By Mark Gregory | EY Chief Economist
Business investment is vital for a successful Brexit
In 2016, business investment dipped for the first time since 2009, falling 0.4% amid heightened uncertainty in the run-up to the referendum on EU membership. However, despite the June 2016 Brexit vote contributing to a decline in business confidence, business investment grew 0.8% quarter-on-quarter in Q1 2017 and 0.5% in Q2.
Stronger business investment is key
Going forward, a healthy level of business investment is important. With consumers’ purchasing power under pressure, sustained weakness in business investment could contribute to a prolonged period of muted economic activity. And from a longer-term perspective, it’s desirable for business investment and exports to make greater contributions to UK GDP growth, helping to rebalance the economy away from its dependence on the consumer.
Business investment is also seen as key to improving the weak productivity that has been evident in the UK since the 2008/9 downturn. And it’s urgently needed to build new export capacity and support the domestic supply chain for the post-Brexit environment.
In this context, Brexit could reinforce a move towards less offshoring and more domestic sourcing of inputs. Businesses may be keener to secure domestic sources of supply, due to concerns about possible delays to cross-border supply chains and increased regulations once the UK is outside the EU’s Single Market – a particular worry for “just-in-time” supply chains.
Favourable factors supporting investment
On the positive side, several fundamentals for business investment are currently favourable. Companies’ net rates of return are relatively high overall and corporate balance sheets are largely healthy. Additionally, if companies want or need to borrow to invest, the cost of capital remains low and credit is readily available. Finally, sterling’s weakness means UK exporters and domestic firms competing with imports have an incentive to invest.
Business motivation diluted
However, businesses’ motivation to invest has been diluted by uncertainties over Brexit and domestic political uncertainties, following the outcome of the June 2017 general election. Businesses also face a struggling UK economy. Given these factors, we expect only limited growth in business investment in the near term, especially as the low cost of labour will make it more attractive for companies to meet extra demand by employing additional workers rather than investing in plant and machinery.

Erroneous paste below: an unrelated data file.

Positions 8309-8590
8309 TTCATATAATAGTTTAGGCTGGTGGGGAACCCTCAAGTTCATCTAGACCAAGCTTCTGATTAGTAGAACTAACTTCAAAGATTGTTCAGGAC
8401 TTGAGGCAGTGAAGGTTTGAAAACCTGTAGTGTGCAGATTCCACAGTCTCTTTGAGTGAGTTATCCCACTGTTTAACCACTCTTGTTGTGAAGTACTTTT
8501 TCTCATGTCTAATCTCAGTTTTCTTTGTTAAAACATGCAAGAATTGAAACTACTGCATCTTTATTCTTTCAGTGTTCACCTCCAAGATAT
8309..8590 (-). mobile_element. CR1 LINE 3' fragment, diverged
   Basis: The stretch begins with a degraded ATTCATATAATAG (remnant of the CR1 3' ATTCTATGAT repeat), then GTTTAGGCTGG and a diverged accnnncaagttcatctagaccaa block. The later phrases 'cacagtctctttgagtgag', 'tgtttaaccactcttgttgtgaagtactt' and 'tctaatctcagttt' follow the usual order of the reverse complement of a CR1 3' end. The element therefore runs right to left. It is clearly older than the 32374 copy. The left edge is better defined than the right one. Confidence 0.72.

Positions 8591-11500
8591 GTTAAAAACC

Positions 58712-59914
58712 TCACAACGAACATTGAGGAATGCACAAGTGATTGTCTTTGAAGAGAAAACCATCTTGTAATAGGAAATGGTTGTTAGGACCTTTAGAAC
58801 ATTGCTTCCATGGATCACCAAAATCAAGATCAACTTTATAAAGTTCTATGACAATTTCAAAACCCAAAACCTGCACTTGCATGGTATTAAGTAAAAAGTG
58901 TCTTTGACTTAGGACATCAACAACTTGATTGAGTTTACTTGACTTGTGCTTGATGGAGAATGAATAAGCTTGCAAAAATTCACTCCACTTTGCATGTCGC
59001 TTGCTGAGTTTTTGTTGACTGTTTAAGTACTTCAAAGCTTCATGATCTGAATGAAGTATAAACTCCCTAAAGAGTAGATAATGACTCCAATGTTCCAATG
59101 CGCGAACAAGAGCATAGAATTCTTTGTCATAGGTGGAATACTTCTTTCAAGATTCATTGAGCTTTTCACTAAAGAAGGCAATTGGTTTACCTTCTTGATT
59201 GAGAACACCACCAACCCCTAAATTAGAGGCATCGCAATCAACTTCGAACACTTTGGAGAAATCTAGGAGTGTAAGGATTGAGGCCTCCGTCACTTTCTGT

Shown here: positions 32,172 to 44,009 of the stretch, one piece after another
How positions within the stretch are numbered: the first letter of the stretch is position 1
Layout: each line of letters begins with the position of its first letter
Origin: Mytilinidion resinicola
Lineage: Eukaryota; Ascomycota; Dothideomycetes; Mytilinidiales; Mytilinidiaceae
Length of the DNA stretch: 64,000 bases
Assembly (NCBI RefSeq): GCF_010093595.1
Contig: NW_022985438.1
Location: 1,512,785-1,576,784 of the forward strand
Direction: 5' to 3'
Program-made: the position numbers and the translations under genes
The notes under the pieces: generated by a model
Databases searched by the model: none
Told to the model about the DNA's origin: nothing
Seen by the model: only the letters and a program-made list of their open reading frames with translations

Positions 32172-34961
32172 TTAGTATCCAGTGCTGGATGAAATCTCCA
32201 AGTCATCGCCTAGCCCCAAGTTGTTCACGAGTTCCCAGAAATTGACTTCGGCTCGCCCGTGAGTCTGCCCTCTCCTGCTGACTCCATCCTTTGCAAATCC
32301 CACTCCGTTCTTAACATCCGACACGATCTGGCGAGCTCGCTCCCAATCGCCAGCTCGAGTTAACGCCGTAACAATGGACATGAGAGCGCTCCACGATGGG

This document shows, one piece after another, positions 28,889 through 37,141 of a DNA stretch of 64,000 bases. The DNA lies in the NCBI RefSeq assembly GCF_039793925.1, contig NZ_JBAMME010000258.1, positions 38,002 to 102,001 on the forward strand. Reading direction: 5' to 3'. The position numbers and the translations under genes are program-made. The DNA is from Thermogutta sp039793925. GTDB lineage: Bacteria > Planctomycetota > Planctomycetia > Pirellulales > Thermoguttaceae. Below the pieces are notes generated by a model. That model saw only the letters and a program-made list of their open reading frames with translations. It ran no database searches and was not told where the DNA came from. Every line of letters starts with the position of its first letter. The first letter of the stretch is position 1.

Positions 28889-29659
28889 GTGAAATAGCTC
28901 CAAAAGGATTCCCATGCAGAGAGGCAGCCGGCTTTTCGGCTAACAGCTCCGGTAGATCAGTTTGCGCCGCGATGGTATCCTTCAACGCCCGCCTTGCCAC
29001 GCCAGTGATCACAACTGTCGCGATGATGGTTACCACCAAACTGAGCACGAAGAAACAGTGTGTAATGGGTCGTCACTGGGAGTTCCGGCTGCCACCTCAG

Brexit cliff-edge should be avoided
We also expect the UK to avoid a “cliff-edge” Brexit in March 2019 by agreeing a transitional period with the EU. For this to happen, the nature of the transitional agreement will need to be in place by late 2018 to allow enough time for ratification across the EU before the end of March 2019. While a transitional agreement still wouldn’t address the longer-term Brexit uncertainties, it should be sufficient to encourage businesses to take a more positive approach to investment from late 2018.
In addition to trade arrangements with both the EU and non-EU markets, a further important factor determining the strength of business investment after Brexit is likely to be the UK’s regulatory environment and immigration regime. There are concerns that a lack of skilled workers able to operate complex machinery and processes could constrain future business investment—especially if the post-Brexit immigration regime fuels a shortage of workers in high-tech sectors.
Government support required to boost investment
This underlines the pressing need for UK Government policies to boost investment in education, skills and training. Investment in robots and other labour-saving machinery could also help—as would tax incentives for business investment and training in these areas, together with increased public funding of R&D and grants for pilot schemes in robotics and artificial intelligence.
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